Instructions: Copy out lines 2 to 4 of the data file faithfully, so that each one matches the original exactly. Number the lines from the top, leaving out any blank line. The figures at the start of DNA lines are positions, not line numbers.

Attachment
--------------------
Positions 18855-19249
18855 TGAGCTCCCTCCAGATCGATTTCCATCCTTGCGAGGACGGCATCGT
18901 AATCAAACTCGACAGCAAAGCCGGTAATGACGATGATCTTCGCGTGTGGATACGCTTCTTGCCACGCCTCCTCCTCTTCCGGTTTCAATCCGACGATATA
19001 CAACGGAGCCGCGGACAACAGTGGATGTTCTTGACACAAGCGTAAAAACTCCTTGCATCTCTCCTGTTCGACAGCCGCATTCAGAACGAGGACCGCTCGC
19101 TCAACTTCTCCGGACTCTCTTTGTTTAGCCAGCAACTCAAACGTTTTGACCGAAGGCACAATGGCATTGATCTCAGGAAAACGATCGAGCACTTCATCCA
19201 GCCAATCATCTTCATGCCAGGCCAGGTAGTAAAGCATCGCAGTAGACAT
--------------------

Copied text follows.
18855 TGAGCTCCCTCCAGATCGATTTCCATCCTTGCGAGGACGGCATCGT
18901 AATCAAACTCGACAGCAAAGCCGGTAATGACGATGATCTTCGCGTGTGGATACGCTTCTTGCCACGCCTCCTCCTCTTCCGGTTTCAATCCGACGATATA
19001 CAACGGAGCCGCGGACAACAGTGGATGTTCTTGACACAAGCGTAAAAACTCCTTGCATCTCTCCTGTTCGACAGCCGCATTCAGAACGAGGACCGCTCGC